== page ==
An independent co-ed IB school (JK to Grade 12) in North Vancouver, Canada
February 19th 2021


An important part of education is ensuring that our students are exposed to important role models, and that they see themselves represented in the subjects we teach. What is even more important is that we are all open to learning from people of diverse ages, genders, races, sexual orientations, religions, etc. - not because the month, week, or day indicates we should, but because it is how we will make our society better and more respectful of humanity. There are so many ways that we are celebrating the contributions of the Black experience right now at Brockton, some examples of what has been happening across the school are below:



Kathy Findlay, Brockton’s library technician, has curated a varied display of Black-themed and authored resources and books that, throughout the month, staff members have been sharing. Staff have access to numerous learning resources and have attended various webinars or professional development sessions that discuss the importance of diversity, equity, and inclusion, and specifically anti-racism. Students have had access to the robust collection, many of which have been highlighted and promoted in the foyers of the school.


In a recent Junior School assembly William and Casey in Grade 4 worked together to share with their school about inspirational Black humans who have persevered, changed perspectives, stood up for what they believed in, and role modelled being courageous. We are grateful for the reminder of important Black figures who have impacted history and continue to inspire young minds!

Members of the Junior ISABC Leadership Team educated us about the importance of Black Shirt Day to recognize Dr. Martin Luther King Jr.'s birthday and in support of anti-racism. They are also planning to create an animated video to explain to Junior School students the concept of racism and its impacts.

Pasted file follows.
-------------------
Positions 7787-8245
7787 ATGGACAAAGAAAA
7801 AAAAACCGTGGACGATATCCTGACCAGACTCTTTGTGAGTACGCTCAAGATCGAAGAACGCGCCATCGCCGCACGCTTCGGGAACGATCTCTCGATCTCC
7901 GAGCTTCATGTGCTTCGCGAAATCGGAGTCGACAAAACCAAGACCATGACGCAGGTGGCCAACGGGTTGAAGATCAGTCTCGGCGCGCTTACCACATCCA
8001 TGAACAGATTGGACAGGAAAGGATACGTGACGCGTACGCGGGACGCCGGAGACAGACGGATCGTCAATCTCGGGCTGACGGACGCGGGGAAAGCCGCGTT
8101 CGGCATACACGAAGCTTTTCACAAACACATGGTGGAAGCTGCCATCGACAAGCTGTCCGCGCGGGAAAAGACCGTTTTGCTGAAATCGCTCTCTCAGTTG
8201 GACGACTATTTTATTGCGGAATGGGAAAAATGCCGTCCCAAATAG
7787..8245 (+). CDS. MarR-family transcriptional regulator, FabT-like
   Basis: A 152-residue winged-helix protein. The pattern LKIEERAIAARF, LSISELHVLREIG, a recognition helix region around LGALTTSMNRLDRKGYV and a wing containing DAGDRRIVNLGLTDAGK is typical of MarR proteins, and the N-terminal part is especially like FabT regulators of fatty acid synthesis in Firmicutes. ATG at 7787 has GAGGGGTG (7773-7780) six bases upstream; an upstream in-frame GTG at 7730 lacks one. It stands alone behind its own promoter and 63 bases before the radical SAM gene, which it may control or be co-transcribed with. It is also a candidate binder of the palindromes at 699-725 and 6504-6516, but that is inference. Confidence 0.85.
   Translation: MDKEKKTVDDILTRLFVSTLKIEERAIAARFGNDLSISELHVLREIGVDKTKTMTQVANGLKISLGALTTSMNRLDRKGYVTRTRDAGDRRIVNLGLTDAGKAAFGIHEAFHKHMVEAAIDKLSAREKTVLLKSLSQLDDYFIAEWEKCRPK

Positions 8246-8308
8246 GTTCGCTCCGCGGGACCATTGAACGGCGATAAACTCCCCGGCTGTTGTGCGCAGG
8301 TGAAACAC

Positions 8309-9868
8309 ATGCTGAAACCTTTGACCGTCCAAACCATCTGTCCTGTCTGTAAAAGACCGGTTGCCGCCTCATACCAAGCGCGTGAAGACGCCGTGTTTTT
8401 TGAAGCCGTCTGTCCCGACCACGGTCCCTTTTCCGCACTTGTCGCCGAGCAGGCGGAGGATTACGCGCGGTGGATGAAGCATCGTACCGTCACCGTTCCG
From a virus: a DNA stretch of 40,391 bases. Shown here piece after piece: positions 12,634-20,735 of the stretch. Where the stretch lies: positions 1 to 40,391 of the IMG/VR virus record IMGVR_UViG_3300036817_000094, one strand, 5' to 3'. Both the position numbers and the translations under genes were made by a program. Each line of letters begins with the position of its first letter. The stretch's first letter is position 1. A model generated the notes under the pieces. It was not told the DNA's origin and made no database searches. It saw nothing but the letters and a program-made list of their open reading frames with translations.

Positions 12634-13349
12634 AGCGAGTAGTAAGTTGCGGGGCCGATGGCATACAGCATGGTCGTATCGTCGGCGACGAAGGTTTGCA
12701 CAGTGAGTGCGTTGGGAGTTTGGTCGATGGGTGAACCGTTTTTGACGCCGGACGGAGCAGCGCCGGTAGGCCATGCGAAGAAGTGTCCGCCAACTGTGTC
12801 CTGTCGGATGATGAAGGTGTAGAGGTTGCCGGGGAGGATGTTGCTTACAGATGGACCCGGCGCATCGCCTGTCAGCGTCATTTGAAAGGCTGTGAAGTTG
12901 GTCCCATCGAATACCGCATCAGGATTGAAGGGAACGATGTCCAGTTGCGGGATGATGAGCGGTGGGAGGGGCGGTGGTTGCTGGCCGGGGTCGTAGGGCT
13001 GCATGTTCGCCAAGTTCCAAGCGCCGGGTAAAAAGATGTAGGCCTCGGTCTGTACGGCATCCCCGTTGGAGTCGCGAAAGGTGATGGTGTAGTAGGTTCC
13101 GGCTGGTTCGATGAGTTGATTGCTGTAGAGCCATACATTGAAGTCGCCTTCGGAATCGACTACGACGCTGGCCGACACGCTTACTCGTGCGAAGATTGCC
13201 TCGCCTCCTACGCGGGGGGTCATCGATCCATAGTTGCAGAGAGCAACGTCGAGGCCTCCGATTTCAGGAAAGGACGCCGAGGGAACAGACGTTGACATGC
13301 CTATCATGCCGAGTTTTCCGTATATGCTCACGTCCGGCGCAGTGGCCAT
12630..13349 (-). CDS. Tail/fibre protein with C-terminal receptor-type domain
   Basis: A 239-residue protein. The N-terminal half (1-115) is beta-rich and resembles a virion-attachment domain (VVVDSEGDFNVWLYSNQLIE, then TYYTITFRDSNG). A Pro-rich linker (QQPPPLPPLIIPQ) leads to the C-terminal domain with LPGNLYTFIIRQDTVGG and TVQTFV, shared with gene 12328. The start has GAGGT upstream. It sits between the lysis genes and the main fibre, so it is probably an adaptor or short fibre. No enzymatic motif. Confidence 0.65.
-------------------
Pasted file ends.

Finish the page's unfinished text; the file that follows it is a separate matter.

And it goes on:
A recent senior school assembly virtually welcomed special guest Valerie Jerome; Olympiad, educator, political activist, and sister to Harry Jerome. As part of the focus on Black History this month, Valerie shared her family history and personal experiences of racial injustice in Canada, both historically, and today. To inspire the growth of outstanding humans, we need to continue to hear from outstanding humans. We thank Valerie for taking the time to speak to and inspire us. The presentation from Valerie Jerome was outstanding and can be viewed HERE.


Throughout the School, students have been discussing and integrating learnings around Black History Month, including essential and age-developmental appropriate understanding of Diversity, Equity, and Inclusion. Here are some highlights: 

Grade 7's have been inquiring into Black Canadian stories and Black Canadian icons and identifying ways in which our systems, both past and present, impact our perspectives and expression of ideas.

Individuals and Societies grade 10 has been discussing Canada's connection to other countries around the world, including a discussion of why African countries are as impoverished as they are (legacy of colonialism), but also starting to improve in some ways. Human rights discussions are a part of this.

Grade 11 History students will soon begin a Paris Peace Conference 1919 simulation that will include a discussion of what should happen to European colonies in Africa and the impact on the citizens who lived there .

Genocide Studies grade 12 students are learning about apartheid in South Africa with links to the North American civil rights movement.

Entrepreneurship grade 12 presentations are focussed on current Black Canadian Entrepreneurs.

Economic Theory grade 12 students have been discussing the history and causes of the racial wealth gap in North America.

Stay tuned for more in next week’s newsletter!

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